Huawei sues the U.S. Department of Commerce for seizing equipment

By: Ajaay Srinivasan, The Mobile Indian, New Delhi Last updated : June 22, 2019 1:09 pm

Huawei had sent equipment to a lab in California back in July 2017 when American officials seized them in Alaska on its way to China, to check whether the transfer needed an export license. It provided the US officials with all the relevant information even when there was no export license required at the time.

The US-China trade war is nowhere close to getting settled and we can say the same thing about Huawei’s position in this situation. Huawei has now reportedly filed a lawsuit against the U.S. Department of Commerce for having its telecommunications equipment seized by US officials. 


Bloomberg reports that Huawei had sent equipment to a lab in California back in July 2017 when American officials seized them in Alaska on its way to China, to check whether the transfer needed an export license. It’s reported that Huawei provided the US officials with all the relevant information and the company says there was no export license requirement when the equipment was seized. 



According to the lawsuit, Huawei said “Defendants have neither made a licensing determination for the equipment nor even indicated. They have instead simply left the equipment in limbo”.


A case has been filed in the U.S. District Court in Washington, D.C. and besides the U.S. Department of Commerce, it also names the Office of Export Enforcement and Bureau of Industry. 


FedEx refuses to deliver a Huawei phone


Another report by PC Magazine suggests that FedEx refused to deliver a Huawei P30 smartphone sent from the UK to the US. The sender had initially mentioned the phone along with its IMEI number which made it clear it was a Huawei phone. However, the phone had already been shipped from London through UK-based company Parcelforce to US’ FedEx office in Indianapolis.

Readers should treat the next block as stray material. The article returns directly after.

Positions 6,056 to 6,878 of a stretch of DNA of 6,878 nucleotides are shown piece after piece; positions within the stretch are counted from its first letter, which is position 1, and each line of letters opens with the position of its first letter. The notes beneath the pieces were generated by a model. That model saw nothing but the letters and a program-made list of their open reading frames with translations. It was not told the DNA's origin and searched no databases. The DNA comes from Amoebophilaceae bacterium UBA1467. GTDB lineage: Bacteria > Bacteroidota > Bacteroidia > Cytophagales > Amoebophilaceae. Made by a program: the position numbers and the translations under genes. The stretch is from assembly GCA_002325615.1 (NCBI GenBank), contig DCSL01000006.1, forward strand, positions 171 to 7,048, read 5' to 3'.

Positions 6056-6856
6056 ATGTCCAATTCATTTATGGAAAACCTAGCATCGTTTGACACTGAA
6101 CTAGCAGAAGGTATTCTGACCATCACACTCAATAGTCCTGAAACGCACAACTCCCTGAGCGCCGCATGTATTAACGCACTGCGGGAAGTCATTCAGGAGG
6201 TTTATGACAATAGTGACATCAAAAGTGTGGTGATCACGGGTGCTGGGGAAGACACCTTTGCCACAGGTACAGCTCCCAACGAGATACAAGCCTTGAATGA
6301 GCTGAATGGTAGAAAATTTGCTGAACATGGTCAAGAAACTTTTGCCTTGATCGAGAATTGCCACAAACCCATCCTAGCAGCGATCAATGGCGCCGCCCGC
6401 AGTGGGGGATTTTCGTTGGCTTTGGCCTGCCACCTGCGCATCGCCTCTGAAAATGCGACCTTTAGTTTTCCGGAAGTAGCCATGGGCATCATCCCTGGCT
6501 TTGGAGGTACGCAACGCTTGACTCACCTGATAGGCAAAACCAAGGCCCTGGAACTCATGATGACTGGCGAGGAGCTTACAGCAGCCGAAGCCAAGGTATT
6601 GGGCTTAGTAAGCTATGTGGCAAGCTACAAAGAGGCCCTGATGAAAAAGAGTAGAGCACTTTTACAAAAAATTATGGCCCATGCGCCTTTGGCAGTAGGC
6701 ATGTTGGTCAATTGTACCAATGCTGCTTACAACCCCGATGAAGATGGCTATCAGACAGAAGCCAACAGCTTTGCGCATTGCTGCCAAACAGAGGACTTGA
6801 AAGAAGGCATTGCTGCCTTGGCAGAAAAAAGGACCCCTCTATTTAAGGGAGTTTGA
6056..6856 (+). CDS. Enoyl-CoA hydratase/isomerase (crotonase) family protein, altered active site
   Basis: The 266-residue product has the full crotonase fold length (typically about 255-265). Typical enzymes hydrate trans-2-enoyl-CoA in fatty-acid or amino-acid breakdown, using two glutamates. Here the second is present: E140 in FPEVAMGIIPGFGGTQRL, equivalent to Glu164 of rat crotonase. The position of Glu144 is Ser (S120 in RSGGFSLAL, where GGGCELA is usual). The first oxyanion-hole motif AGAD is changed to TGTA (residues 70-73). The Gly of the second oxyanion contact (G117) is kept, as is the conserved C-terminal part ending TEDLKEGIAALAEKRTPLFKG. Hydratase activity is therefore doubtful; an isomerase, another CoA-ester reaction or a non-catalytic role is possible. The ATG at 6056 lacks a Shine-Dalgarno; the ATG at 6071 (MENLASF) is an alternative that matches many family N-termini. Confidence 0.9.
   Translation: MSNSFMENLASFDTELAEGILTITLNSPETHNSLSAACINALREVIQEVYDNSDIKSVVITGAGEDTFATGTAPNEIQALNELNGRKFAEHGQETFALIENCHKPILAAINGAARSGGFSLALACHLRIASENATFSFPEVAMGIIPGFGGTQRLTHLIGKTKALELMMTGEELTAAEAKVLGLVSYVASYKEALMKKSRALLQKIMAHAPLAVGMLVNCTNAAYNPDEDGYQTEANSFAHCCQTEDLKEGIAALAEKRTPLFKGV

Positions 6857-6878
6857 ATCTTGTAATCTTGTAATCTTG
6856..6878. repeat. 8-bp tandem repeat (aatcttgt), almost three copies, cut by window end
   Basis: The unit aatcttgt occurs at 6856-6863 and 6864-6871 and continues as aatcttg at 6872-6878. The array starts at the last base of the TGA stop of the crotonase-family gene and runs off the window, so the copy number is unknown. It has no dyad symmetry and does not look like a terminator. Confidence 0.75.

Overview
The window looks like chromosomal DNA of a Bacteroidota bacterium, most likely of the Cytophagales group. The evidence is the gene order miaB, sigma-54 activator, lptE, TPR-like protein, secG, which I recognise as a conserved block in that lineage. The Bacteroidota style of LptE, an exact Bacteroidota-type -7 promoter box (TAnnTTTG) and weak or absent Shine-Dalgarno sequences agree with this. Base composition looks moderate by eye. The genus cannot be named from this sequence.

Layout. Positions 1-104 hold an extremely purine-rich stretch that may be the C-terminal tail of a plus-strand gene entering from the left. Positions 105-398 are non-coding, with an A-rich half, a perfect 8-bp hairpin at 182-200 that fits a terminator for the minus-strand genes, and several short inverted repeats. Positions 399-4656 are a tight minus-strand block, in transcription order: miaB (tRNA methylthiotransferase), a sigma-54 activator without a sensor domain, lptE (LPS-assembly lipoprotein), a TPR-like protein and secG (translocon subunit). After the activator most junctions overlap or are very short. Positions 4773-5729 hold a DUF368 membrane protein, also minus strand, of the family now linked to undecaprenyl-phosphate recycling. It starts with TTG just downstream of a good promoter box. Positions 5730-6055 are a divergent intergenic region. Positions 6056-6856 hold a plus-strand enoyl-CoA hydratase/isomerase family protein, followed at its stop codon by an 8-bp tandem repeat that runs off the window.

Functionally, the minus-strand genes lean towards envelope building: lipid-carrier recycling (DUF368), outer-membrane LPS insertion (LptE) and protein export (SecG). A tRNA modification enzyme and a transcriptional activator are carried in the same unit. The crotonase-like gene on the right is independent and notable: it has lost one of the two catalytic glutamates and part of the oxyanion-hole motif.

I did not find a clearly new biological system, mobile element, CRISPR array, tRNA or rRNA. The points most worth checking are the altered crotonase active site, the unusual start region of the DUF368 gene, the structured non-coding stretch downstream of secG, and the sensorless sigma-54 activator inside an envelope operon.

But the shipment was later sent back to the sender with an attached notice that read out the issue as “US government issue with Huawei and China government”. 


This was odd considering that fact that the US ban on Huawei only extends to the commercial sale of Huawei phones and technologies. The Huawei P30 Pro unit that was involved in this matter was, in fact, a company owned device sent by one employee to another. 


A possible explanation to this is that FedEx is being overly cautious amidst the trade tensions between the US and China since there is no specific law that prohibits the import of an individual Huawei phone. The publication also verified if this was the issue with US’ UPS who were happy to accept the shipment. PC Mag also revealed that it checked with Huawei on the matter after which the Chinese company said that this was just a misinterpretation on FedEx’s part on the US orders. 


US government blacklists five more China-based companies


Further on the top of US executive order on Huawei, the US Commerce Department has now blacklisted five more Chinese tech companies including China-based Higon, Sugon, Chengdu Haiguang Integrated Circuit, Chengdu Haiguang Microelectronics Technology and Wuxi Jiangnan Institute of Computing Technology, CNBC reports. 


While Higan develops ICs, information systems and software, Sugon and Wuxi are prominent in developing high-performance computers. Chengdu, on the other hand, designs X86 architecture chips and manufacture integrated circuits. 


Where does Huawei stand in all this?


Despite the US ban, Huawei is now developing EMUI 10 based on Android Q which is expected to come to the Huawei P30 series, Mate 20 series and some Honor phones firsthand. The company has published a list of Huawei and Honor smartphones that are receiving Android Q update when the upcoming mobile OS will be released. Meanwhile, US companies Intel and Qualcomm are reportedly persuading the US government to ease its ban on Huawei and sales to Huawei since both these Huawei suppliers are also on the verge of losing revenue due to US’ executive order on Huawei.


We’ve come to know that Huawei is also working on a Sailfish-based Aurora OS as well as HongMeng OS as alternatives to Android. The consequence of losing the Android license has also pushed the Chinese company to look for replacements to the Play Store. While Huawei is in talks with Portugal-based Aptoide App Store, it’s also approaching app developers to create apps for its own app store - AppGallery

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